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Tuesday, July 09, 2013

Kat Epple & Bob Stohl - Sanctus Spiritus

Kat Epple & Bob Stohl - Sanctus Spiritus (Dead-Cert) Another precious find from Andy Votel’s impeccable Dead-Cert imprint, Kat Epple & Bob Stohl made music for Carl Sagan, composed sound pieces for Planetariums and scored nature documentaries in the early 80’s. Most of their recordings were only ever released on private edition tape, with this selection hand-picked by Andy Votel, remastered and cut by Matt Colton and available on vinyl for the first time ever. Operating in Florida from 1978 until Bob’s untimely passing in 1989 at the age of 34, the husband/wife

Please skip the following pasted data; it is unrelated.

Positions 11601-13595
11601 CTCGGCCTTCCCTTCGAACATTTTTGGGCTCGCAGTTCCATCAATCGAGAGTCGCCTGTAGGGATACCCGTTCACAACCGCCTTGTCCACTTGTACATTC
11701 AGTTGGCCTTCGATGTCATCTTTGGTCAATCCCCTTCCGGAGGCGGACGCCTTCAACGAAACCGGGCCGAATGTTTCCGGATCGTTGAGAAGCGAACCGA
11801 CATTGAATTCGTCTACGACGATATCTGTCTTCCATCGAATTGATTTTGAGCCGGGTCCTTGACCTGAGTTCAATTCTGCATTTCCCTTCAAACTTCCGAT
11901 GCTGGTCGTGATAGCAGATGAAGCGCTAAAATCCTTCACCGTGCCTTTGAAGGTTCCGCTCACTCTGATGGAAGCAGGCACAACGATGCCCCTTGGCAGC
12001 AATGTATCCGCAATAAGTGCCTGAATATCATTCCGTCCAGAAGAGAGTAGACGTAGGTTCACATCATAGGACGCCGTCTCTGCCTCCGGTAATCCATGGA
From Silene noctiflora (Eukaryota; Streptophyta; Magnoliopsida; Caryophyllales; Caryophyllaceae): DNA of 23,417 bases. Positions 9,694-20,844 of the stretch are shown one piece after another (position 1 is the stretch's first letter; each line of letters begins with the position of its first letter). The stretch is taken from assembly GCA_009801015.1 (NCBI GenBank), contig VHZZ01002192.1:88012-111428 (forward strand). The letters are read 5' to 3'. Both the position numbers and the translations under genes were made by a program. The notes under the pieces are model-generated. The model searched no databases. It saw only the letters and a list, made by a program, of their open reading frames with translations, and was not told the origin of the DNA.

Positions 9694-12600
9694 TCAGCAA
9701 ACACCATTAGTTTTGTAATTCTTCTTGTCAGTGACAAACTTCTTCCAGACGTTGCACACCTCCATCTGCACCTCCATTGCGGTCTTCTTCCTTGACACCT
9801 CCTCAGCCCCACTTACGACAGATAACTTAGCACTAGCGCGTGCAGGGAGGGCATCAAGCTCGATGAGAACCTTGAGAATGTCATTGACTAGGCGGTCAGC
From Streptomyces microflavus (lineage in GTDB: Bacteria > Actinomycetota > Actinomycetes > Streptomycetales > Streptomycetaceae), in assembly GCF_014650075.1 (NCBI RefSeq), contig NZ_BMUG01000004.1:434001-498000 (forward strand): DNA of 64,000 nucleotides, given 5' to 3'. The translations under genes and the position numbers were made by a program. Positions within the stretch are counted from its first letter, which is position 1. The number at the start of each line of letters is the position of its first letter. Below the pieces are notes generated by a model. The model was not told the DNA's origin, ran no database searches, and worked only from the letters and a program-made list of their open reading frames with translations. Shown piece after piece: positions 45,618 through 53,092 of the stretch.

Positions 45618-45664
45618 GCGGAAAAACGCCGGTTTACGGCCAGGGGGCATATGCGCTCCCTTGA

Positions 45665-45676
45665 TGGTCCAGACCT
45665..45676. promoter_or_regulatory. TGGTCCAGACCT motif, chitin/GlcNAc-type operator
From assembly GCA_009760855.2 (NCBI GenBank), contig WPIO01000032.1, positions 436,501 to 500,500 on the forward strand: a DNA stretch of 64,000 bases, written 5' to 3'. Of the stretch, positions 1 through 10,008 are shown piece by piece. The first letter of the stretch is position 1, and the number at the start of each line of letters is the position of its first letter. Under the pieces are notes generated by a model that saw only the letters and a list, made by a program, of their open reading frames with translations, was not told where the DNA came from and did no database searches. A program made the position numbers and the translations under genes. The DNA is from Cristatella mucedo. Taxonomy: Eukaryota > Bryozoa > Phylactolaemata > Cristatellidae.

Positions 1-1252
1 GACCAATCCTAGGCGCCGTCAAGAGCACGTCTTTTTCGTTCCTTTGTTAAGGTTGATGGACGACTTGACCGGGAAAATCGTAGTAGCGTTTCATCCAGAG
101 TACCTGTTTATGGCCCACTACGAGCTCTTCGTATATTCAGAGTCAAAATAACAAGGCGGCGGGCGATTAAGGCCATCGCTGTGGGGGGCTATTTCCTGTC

duo were among the first to blend synthesisers and acoustic instrumentation in a home studio equipped with a variety of early synths and instruments. As lovers and collaborators, the couple created a rich and vivid parallel dimension of new age music borne from the ‘70s prog scene and probably best referred to as “Space Music”. Throughout their unfortunately curtailed career the couple earned a noble crust creating music and mood-pieces for nature programmes, most notably for the legendary Sagan, under the Emerald Web aegis (expect to hear more of this on Finders Keepers later on this year) while continuing to issue numerous tapes to friends and fellow musicians. Following contact with Kat Epple - who still plays concerts at venues ranging from MoMA to Ground Zero - Dead-Cert were made privy to Kat and Bob’s private tapes, drawing for five pieces ranging from brooding deep space scapes to shimmering, gaseous sonics and impressionistic sound murals streaked with progressive traits and an alien, yet pastoral nature. Recorded using an Arp 2600, Mini Moog, EML Synkey, Roland RS202 String Ensemble and Electro-Harmonix Vocoder, plus a range of woodwind (both Kat and Bob were trained flautists, making colourful use of Bill Bernardi’s innovative Lyricon I, a hybrid flute/synthesiser) with some guitar assists here and there by friend and co-composer, Barry Cleveland. Their music is rich and unapolagetically tethered to the Space-Age iconography of their age, the result being a warm and often highly unusual hybrid of Kosmische and Prog signatures, quite distinct from the more austere variants more recently associated with the era. in boomkat [Preview / Short Clip]

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